Multifamily Housing is being fed by people renting homes and the improving for-sale market, the National Association of Home Builders (NAHB) reported in early September 2012.
Multifamily Production Index
The NAHB reported that Multifamily Production Index came in at 54 out of 100, climbing three points from the prior quarter and marking its eighth consecutive quarterly improvement and the highest since the second quarter of 2005 before the housing crash. Any reading over 50 indicates that more respondents think conditions are improving, with increased construction and sales potential. More and more people who were burned by the housing problem are now looking to rent, especially in larger cities where towers have amenities including resort-style pools and outdoor kitchens. People who can afford to buy are jumping on mortgage rates that continue hovering near record lows.
Full Price Rental Property Index
The full Price Rental Property Index is 63, indicating that those developers are very comfortable going forward with new projects. For four consecutive quarters the reading has topped 60 which is the longest sustained period of strength since the index’s began in 2003. Even Condo units are seeing their highest reading since the fourth quarter of 2005, coming in at 41.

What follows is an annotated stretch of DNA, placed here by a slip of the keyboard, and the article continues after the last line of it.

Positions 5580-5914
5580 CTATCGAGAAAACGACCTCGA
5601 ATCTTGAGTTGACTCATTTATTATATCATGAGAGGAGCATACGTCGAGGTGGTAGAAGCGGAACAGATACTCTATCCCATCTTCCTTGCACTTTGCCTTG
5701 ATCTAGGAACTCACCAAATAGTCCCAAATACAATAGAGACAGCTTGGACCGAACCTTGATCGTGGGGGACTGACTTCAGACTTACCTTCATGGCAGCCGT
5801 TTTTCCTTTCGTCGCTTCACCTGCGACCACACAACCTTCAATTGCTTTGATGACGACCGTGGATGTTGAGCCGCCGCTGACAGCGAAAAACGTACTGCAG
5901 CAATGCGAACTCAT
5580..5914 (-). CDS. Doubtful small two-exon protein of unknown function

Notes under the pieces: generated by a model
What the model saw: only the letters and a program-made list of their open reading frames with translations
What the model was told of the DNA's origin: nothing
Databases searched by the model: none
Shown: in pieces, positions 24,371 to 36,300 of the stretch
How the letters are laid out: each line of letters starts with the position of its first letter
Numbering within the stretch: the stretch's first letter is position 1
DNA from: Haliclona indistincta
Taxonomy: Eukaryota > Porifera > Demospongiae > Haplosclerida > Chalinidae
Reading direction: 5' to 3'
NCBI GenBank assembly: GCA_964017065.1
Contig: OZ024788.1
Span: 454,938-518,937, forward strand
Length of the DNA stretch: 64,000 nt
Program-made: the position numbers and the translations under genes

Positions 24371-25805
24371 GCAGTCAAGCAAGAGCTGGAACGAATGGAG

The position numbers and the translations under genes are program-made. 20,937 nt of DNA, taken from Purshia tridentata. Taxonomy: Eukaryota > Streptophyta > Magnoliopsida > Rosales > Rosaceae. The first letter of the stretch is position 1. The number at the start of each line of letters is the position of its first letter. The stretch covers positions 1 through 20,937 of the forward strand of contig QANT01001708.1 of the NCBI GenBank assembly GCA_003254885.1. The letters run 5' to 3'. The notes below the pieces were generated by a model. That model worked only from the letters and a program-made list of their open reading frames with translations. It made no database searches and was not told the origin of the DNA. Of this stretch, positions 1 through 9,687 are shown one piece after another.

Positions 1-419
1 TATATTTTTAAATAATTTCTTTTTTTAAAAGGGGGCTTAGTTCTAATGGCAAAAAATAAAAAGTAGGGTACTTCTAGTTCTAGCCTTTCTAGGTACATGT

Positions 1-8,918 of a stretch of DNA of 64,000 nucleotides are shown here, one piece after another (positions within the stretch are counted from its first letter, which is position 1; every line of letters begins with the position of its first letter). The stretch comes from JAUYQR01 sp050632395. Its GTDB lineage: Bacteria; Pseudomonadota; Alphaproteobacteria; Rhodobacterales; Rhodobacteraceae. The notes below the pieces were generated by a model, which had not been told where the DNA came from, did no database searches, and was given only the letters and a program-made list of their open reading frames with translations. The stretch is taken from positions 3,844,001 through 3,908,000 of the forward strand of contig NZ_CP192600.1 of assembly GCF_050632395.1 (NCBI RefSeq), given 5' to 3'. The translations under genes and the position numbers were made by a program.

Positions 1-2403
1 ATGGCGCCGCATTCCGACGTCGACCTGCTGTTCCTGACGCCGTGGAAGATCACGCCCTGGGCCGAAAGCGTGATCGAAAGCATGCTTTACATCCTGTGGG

Affordable Housing United Index
Affordable housing units had an all-time high of 61, showing that developers believe that the market has a lot of potential because of government tax credits that offset building costs and the need for lower-priced housing.
Overall, low vacancy levels are allowing landlords to raise rents, by the double-digits in some cases. National vacancy rates have fallen to levels not seen in years, while average rents are now at record levels in 74 of the 82 markets tracked by Reis Inc and now top $1,000 a month on average in 27 of them. Large rents are being seen in Miami, Seattle, San Diego, Chicago and Baltimore. Capital Economics expects 36% of households to be renting two years from now, up from 34.5% now and 30.8% in 2004.
Article credit to Robert M. Stout, CRI, President and CEO of Q10 Capital, LLC